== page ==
No Accountability at Home, No Accountability in Iraq


President Bush announced the surge in January with a side note about why the military would succeed when previously it had not: “In earlier operations, political and sectarian interference prevented Iraqi and American forces from going into neighborhoods that are home to those fueling the sectarian violence. This time… Prime Minister Maliki has pledged that political or sectarian interference will not be tolerated.”

Well, Bush couldn’t have been more wrong. Not only is the Maliki government tolerating sectarian interference, it’s promoting it. From a Washington Post article that is getting a lot of attention today:

A department of the Iraqi prime minister’s office is playing a leading role in the arrest and removal of senior Iraqi army and national police officers, some of whom had apparently worked too aggressively to combat violent Shiite militias.

So Maliki has failed gloriously on a key benchmark. Will Bush hold him accountable? Of course not.

President Bush will not sign any war spending bill that penalizes Iraq’s government for failing to make progress, Secretary of State Condoleezza Rice said Sunday.

We set benchmarks. The Iraqis fail them. We supply them with more money and more troops. Rinse out the blood and repeat.

DOES IT FEEL LIKE POLITICS IS AT A BREAKING POINT?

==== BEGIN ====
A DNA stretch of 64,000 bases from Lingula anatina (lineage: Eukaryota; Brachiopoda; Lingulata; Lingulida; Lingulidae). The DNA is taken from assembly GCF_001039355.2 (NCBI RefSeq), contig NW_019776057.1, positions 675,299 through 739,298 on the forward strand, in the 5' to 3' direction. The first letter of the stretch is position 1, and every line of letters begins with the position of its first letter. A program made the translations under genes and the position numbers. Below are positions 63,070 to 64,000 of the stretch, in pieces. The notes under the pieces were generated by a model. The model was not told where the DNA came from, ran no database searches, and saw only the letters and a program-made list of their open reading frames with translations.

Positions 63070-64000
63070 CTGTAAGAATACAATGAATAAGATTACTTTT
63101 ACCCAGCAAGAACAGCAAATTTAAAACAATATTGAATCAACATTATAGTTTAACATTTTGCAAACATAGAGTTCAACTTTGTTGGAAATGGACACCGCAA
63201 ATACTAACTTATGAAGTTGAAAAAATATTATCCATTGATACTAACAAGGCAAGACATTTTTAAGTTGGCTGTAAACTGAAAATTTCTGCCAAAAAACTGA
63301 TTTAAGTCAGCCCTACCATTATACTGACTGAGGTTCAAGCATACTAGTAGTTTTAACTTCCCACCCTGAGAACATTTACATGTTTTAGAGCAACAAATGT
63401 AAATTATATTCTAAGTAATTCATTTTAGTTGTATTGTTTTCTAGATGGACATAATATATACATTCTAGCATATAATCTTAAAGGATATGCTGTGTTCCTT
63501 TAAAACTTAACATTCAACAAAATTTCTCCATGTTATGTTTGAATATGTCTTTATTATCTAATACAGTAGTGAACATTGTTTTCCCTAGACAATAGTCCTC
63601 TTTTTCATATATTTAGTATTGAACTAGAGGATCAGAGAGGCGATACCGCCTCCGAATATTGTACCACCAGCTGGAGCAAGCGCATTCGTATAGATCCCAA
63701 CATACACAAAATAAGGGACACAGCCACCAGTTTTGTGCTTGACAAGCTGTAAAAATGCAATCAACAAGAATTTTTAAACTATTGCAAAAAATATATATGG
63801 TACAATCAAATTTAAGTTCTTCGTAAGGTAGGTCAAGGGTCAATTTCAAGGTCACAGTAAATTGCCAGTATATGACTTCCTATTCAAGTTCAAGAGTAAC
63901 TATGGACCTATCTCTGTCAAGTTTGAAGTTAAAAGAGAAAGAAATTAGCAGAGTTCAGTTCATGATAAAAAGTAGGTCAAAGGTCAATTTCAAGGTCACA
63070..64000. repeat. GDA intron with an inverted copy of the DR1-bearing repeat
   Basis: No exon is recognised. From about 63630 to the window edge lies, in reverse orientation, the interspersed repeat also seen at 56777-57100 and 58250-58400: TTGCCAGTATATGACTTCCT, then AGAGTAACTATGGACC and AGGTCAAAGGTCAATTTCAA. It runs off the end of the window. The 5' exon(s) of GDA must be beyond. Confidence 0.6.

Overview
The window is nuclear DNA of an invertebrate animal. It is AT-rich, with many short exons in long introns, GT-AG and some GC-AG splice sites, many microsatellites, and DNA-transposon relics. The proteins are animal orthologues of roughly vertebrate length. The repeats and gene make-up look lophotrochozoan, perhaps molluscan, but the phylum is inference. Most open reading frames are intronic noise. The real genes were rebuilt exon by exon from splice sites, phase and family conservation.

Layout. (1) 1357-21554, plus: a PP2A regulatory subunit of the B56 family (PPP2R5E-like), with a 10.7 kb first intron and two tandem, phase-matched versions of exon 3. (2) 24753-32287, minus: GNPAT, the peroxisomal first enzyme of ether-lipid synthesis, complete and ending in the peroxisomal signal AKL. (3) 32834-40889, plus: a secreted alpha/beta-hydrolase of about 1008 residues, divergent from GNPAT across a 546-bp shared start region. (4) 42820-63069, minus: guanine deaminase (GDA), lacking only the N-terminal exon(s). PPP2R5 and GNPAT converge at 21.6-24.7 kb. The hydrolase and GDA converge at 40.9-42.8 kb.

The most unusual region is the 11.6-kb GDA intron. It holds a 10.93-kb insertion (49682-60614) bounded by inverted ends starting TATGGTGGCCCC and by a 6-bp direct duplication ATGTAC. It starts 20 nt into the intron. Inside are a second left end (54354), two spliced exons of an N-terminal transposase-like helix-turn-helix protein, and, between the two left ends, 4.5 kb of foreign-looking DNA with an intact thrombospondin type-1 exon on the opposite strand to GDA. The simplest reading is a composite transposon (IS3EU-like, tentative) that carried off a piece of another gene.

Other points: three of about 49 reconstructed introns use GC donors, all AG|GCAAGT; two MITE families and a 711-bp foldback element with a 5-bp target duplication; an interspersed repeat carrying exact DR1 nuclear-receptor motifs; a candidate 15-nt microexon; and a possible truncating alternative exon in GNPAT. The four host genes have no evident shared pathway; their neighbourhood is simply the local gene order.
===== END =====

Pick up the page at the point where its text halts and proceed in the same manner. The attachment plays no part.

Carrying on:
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It sure feels that way to me, and here at Mother Jones, we’ve been thinking a lot about what journalism needs to do differently, and how we can have the biggest impact.

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We aim to hire, build a team, and give them the time and space needed to understand how we got here and how we might get out. We want to dig into the forces and decisions that have allowed massive conflicts of interest, influence peddling, and win-at-all-costs politics to flourish.

It's unlike anything we've done, and we have seed funding to get started, but we're looking to raise $500,000 from readers by July when we'll be making key budgeting decisions—and the more resources we have by then, the deeper we can dig. If our plan sounds good to you, please help kickstart it with a tax-deductible donation today.

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Signed by Clara Jeffery

Clara Jeffery, Editor-in-Chief

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